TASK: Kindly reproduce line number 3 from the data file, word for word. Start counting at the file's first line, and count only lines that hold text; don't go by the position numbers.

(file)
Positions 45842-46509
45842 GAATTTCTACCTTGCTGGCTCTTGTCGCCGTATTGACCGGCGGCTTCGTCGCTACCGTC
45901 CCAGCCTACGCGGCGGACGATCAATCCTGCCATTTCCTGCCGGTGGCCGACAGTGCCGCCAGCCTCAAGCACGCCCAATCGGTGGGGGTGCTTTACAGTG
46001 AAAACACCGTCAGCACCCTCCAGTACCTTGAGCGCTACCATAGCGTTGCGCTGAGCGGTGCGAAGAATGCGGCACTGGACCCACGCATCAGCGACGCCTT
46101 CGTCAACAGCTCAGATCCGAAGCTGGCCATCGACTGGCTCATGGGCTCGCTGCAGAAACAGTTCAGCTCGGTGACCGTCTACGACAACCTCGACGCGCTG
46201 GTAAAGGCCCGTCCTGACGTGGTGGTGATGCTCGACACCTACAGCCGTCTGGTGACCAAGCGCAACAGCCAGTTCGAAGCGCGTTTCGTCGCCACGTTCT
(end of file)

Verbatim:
45901 CCAGCCTACGCGGCGGACGATCAATCCTGCCATTTCCTGCCGGTGGCCGACAGTGCCGCCAGCCTCAAGCACGCCCAATCGGTGGGGGTGCTTTACAGTG